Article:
Reviewed by Christine
AUTHOR: Suki Fleet
PUBLISHER: Dreamspinner Press
LENGTH: 274 pages
RELEASE DATE: February, 8 2016
When Dashiel’s body is found dumped on an East London wasteland, his best friend Danny sets out to find the killer. But Danny finds interaction difficult and must keep his world small in order to survive. By day he lives in an abandoned swimming pool and fixes electrical devices to trade for supplies, but by night, alone, he hunts sharks—a reckless search for dangerous men who prey on the vulnerable.
A chance meeting with an American boy selling himself on the streets throws this lonely existence into disarray. Micky is troubled, fragile, and Danny feels a desperate need to protect him—from what, he doesn’t know. As Danny discovers more about Micky, he realizes that what Micky needs saving from is the one thing Danny can’t help him fight against.
To save Micky, Danny must risk expanding his world and face something that scares him more than any shark ever could: trusting he will be accepted for who he is. If a freezing winter on the streets, a sadistic doctor, and three thousand miles don’t tear them apart first, that is.
In this lovely, gripping novel, I was back on the streets of London, returning once again to the place where I first became enamored of Suki Fleet’s writing in This Is Not a Love Story. I was back where I fell in love with her beautiful young souls struggling to survive the raw, fragile life of homeless youth.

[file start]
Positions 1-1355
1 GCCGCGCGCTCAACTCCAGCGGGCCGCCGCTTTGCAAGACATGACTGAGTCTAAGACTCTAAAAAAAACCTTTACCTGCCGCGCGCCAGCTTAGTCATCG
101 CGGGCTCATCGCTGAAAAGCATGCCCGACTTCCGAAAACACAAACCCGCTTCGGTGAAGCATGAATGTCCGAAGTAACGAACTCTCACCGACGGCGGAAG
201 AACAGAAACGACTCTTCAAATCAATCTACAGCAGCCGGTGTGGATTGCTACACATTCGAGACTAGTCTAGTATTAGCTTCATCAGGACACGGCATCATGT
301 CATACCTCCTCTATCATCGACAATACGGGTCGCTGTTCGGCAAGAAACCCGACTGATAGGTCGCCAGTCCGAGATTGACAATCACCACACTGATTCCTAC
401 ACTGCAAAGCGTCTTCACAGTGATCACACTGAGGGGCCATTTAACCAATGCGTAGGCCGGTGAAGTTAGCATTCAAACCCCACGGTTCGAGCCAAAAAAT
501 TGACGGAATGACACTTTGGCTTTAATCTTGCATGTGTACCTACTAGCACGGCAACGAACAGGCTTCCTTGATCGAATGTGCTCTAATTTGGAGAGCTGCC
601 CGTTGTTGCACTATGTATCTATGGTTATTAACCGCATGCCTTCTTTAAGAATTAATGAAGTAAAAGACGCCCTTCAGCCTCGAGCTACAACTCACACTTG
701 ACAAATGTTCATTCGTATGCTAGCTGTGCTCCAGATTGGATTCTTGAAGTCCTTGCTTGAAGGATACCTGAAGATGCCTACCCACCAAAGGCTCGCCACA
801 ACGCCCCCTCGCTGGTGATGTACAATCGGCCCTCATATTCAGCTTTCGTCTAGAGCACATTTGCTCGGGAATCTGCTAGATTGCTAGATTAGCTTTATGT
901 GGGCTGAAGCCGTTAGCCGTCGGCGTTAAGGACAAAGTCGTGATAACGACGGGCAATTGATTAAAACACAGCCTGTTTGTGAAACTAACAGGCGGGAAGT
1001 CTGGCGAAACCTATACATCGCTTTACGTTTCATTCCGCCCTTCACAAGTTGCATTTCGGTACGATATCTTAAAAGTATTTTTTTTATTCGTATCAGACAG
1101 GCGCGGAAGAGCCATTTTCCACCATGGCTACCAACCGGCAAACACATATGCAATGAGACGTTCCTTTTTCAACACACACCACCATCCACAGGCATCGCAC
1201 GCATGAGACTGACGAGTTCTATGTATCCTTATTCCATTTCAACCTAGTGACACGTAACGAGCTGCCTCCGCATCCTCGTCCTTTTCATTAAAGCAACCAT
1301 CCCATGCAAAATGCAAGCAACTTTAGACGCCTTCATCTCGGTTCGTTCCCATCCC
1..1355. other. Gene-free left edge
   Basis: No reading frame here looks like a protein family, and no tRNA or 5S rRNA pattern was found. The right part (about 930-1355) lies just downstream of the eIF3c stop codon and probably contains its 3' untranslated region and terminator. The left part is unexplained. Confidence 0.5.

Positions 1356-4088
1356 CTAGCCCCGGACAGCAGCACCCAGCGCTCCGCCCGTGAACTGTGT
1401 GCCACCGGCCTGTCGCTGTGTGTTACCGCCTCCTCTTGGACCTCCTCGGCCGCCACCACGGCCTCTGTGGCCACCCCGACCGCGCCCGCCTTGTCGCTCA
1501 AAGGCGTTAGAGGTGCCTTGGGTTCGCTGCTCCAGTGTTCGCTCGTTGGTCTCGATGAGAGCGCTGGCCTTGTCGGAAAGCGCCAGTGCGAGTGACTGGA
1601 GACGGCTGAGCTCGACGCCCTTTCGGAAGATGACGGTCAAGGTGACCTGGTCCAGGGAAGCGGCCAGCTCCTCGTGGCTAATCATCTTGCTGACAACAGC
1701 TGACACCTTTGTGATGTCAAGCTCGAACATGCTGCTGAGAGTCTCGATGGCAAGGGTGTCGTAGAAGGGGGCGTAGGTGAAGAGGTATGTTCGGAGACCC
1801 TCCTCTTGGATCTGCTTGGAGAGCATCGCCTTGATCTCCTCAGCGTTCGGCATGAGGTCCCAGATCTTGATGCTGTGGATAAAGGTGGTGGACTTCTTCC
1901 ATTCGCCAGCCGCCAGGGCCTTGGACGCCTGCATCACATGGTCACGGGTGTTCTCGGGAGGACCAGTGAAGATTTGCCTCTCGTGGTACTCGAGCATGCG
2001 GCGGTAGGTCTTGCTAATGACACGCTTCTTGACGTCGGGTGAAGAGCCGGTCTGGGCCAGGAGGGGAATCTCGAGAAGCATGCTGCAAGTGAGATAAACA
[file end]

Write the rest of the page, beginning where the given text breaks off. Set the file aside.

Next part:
Suki Fleet’s writing is lyrical, honest, and poetic. Her simple phrases and vivid details yield powerful images with clear, stark insight into her characters’ existence and struggles, both internal and external. She paints a picture of a gritty, unforgiving life that still remains hopeful and full of humanity. It is a reality and the norm for some, an obstacle to overcome for others. Whether her characters are embedded in the pavement or merely blowing across it on their way to somewhere else, the reader feels every nuance, every step, and every effort of the day-to-day survival for people who dwell within this world.
Old souls inhabit the bodies of these young adults, both innocent and ancient at once. Danny’s first person narrative is compelling, naked, and heartbreakingly truthful. His humanity and that of those around him is, as in every Suki Fleet novel I have read, the very core of this novel. It’s the nucleus around which the characters’ universe and their tragic stories revolve. Through Danny’s eyes, the reader views the ugliness and vulnerability of life, along with the hope that rises above adversity through loving others—even those who, through their actions, may not truly deserve it. In Danny there is an inherent goodness, despite a tragic past and a harsh life that has left him scarred both emotionally and physically. He is a testament to the humanity that exists within all of us, even when we struggle to see it in others.
Danny’s character and his love for Micky are achingly beautiful. His voice gives the story an immediacy, a sense of being present and witnessing his struggle, his pain, his brushes with danger, and the depth of his connection to those around him. His grief is described with honest bitter-sweetness as he deals with the hole Dashiel’s death has left in his life. When truths come to light and love begins to fill up Danny’s emptiness, the reader is treated to a gorgeous blossoming as the characters learn about themselves, each other, and the significant roles they play in life. Resolutions are satisfying and full of hope, proving once again that love and determination are powerful ammunition against the demons that dwell among us and within us.
Danny and Micky’s story remains with the reader long after the final word is read. Foxes is a must-read for any Suki Fleet fan, and I highly recommend it for anyone looking for a story that grabs the reader by the heart strings and doesn’t let go.